# Week #9 Factoring Out GCF in Trinomials

The first thing you want to do when removing the GCF in a trinomial is find all the factors of each number. Each number that has similar factors you can begin to remove, you want to place the factor you chose and move it outside of the brackets as well as dividing that number out of the trinomial, the number you get from dividing the factor goes inside the brackets. This makes factoring much easier. I chose simple examples which in my first example my numbers were 5, 15, and 10 and the factor I removed and divided by was 5x because in the trinomial each number had (X) in it. In my second example I had numbers 6, 9, and 18 and I removed 3 and divided each number by 3.

# Week #8 Trigonometry

We learnt the basics of trigonometry. Finding the missing sides and angles through SOH CAH TOA. Trigonometry was introduced to us this year which I found difficult at first as there is so many functions and an acronym to remember but once I got the hang of it I found it very easy.

# Week #7 Polynomials

In this lesson of polynomials we learned how to FOIL. Its a method used when multiplying using the distributive property that is very easy and the way you write it out makes it very easy to understand when looking at it rather than trying to do it in your head.

# Week #6 Surface Area and Volume

In our seventh lesson of measurement we learned how to find the surface area and volume of a rectangular based pyramid. its a long process and you have to make sure that your formulas and steps are correct in order to receive the correct answer. I like to write out everything i do. I like to draw the shape of the face that I am trying to calculate the area of. This helps to keep track of everything i do and makes it easier to visually see as well as keeping it neat and tidy.

Surface Area:

1. First you have to find the two slant heights of the pyramid. A rectangular based pyramid has two slant heights because the base side lengths are not the same. You find the slant heights by using pythagorean theorem on each triangular face.
2. Once you find the two slant heights, you find the area of each triangular face. Then you add those to the base area. (Make sure to put the coefficient 2 in front of each triangular face’s area. You do this because it tells you that two of the four triangular faces have the same area.)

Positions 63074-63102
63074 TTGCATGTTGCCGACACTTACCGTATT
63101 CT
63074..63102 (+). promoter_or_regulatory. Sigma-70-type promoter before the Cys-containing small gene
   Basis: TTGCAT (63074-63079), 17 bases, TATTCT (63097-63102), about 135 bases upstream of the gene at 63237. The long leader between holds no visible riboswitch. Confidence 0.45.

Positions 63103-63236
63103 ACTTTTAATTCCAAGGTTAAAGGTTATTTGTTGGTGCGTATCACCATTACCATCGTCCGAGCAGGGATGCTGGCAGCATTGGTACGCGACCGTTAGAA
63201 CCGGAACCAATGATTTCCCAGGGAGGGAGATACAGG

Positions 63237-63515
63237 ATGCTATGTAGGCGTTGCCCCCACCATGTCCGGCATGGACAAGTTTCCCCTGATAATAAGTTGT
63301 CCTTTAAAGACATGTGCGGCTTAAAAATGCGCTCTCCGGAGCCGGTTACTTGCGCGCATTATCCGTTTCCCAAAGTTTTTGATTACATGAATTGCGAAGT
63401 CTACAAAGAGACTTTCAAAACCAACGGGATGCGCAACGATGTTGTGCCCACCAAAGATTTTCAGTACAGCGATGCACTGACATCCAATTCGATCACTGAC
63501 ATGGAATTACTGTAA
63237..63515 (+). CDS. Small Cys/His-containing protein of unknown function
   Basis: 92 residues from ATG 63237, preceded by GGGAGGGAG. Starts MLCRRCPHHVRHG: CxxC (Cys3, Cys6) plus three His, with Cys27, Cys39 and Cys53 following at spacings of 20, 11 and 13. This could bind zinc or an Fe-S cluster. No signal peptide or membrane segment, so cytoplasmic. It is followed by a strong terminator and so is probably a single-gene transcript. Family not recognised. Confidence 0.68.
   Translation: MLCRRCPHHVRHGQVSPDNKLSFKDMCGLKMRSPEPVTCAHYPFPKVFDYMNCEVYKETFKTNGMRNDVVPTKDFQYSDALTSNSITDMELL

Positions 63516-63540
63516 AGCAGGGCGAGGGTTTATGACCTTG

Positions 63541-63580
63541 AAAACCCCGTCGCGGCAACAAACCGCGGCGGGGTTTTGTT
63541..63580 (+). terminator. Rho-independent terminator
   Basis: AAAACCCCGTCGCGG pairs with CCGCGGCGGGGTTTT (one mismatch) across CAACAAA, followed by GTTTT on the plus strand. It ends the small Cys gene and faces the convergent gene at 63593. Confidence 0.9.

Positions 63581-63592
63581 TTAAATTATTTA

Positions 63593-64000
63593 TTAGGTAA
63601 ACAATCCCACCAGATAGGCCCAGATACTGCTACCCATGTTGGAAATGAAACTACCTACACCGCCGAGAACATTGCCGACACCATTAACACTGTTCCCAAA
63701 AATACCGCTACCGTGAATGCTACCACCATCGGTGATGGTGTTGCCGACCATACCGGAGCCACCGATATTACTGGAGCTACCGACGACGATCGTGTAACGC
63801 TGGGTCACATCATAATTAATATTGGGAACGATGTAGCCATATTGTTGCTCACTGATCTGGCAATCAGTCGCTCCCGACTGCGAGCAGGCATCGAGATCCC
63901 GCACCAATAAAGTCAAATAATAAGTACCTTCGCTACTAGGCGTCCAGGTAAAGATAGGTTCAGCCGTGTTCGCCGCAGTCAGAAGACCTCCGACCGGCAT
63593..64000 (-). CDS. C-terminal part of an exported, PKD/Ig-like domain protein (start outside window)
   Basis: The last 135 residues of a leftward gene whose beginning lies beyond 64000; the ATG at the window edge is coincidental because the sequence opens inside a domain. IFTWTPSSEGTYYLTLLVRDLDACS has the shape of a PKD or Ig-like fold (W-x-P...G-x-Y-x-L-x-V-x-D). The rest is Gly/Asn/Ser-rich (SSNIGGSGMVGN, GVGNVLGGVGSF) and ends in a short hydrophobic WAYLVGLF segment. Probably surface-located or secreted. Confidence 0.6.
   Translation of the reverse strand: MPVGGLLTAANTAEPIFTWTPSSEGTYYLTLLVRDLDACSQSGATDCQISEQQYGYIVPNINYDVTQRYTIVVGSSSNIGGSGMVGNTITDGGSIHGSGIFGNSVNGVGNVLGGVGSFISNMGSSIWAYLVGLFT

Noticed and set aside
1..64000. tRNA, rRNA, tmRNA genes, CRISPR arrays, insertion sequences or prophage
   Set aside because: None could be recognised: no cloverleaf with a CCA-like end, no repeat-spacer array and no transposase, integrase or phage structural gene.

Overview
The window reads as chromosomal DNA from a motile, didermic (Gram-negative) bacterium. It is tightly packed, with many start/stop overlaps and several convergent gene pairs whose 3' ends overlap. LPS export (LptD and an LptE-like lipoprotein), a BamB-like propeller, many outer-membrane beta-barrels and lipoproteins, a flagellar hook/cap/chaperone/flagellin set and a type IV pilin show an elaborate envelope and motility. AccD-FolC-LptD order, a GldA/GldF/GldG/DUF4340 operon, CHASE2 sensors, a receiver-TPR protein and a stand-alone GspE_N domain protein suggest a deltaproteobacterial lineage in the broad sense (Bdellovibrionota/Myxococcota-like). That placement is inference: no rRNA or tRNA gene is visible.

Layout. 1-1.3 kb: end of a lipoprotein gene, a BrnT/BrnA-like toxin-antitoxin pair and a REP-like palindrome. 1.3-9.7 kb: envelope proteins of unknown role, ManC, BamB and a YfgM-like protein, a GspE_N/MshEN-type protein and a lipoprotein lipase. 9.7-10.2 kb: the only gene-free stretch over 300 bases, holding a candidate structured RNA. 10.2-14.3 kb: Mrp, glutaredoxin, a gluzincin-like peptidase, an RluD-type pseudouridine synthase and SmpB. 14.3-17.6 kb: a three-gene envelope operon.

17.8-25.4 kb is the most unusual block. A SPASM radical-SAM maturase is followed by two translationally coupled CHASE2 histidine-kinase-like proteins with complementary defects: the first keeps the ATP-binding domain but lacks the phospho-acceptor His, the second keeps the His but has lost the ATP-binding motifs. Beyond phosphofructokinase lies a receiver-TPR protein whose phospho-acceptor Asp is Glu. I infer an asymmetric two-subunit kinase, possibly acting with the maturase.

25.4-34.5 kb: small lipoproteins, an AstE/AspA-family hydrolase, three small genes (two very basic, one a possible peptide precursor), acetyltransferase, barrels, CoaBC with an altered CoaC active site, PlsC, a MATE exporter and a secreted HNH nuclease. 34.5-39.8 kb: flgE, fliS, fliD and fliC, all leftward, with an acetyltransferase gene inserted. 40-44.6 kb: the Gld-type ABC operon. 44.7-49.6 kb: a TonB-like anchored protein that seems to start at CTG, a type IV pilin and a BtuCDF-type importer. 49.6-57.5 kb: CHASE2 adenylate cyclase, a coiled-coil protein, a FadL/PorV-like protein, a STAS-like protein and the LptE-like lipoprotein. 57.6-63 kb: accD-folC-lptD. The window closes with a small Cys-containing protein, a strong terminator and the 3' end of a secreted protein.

3. You add the each face by writing out how to get the area of each triangular face and then the area of the base. You write them all out side by side and simplify where you can. Lastly you multiply the numbers left after you have simplified.
4. The number that is left is the surface area of the rectangular prism.

I know this sounds hard and has a lot of steps, but I hope this example will make it easier to understand.

Volume:

1. To find volume of a rectangular based pyramid you multiply 1/3 by the area of the base by the height of the pyramid.
2. You should already have the area of the base from finding the surface area, so we just use that to easily find the volume. (You should be able to plug in the whole equation on your calculator.)

Here is an example using the same dimensions that I used for finding the surface area above.

# Week #5 Imperial and Metric System

The measurement unit for me was a little difficult as there us so many units to convert and its a long process going from a bigger unit to smaller ones or switching metric to imperial or vice-versa. I found this unit very easy to make a little mistake on. the imperial system in mainly used in the US but we still use certain measurements like when we when we use our height or weight.

# Week #4 Converting Rational Exponents into Radical

On the fourth week of math I missed a lesson and this one was it, peers in my class taught it to me so I decided to use this lesson in my blog posts. When first explained to me I didn’t really understand until I saw the exponent on paper but knowing it as flower power helped me remember where the power and the root go.

# Week #3 – Dealing with Negative Exponents

During the unit on exponents I learned that when dividing a fraction with a negative exponent, you must flip the fraction making the exponent positive.

# Week #2 Mixed & Entire radicals

This week in math I learned how to turn entire radicals into mixed radicals and vice-versa. The method I used can also be used for cube roots, fourth roots, fifth roots and so on..

Here is how to simplify the entire radical:

# Technology’s Epic Story

Technology’s Epic Story

After watching Kevin Kelly’s TED talk, I do agree with what Kelly is saying in this statement People achieve progress with technology through the “proactionary principle, which is: You engage with technology. You try it out…. You try to anticipate it, but after anticipating it, you constantly asses it…. And when it diverts from what you want… we fix it, but most importantly, we relocate it… and find a new job for it.” After all we use technology everyday and it’s become second nature to us and we don’t even realize it anymore, companies release information to the public about new technology coming out and people constantly do imagine and predict what the new product will be like. Once items get released and bout by the public eye we look at ways they could be better or things that would be more convenient about the product and it goes out of date and similar “more convenient” or “new and improved” products come out and replace or fix the old ones. Technology has always been a big part of our lives and is constantly being out dated, fixed, repurposed and replaced. All technology is, is information in a design for the use of human activities and our brains will constantly rely on and try to improve what we have and will always be thinking of ways we can come up with new technology for our day to day lives.  (word count 243)

-Natalie Gane